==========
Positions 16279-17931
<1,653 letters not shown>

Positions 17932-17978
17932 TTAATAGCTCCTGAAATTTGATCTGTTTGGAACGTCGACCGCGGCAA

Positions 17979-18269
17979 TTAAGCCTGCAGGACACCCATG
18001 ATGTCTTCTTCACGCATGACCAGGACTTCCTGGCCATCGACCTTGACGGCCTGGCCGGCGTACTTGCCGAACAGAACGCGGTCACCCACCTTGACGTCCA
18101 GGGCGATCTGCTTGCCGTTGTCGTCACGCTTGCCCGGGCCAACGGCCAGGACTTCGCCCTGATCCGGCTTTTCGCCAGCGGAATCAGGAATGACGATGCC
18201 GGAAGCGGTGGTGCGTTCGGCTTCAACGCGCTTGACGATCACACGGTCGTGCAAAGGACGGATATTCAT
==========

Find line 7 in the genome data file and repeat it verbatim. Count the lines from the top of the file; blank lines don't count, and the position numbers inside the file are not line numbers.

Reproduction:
18001 ATGTCTTCTTCACGCATGACCAGGACTTCCTGGCCATCGACCTTGACGGCCTGGCCGGCGTACTTGCCGAACAGAACGCGGTCACCCACCTTGACGTCCA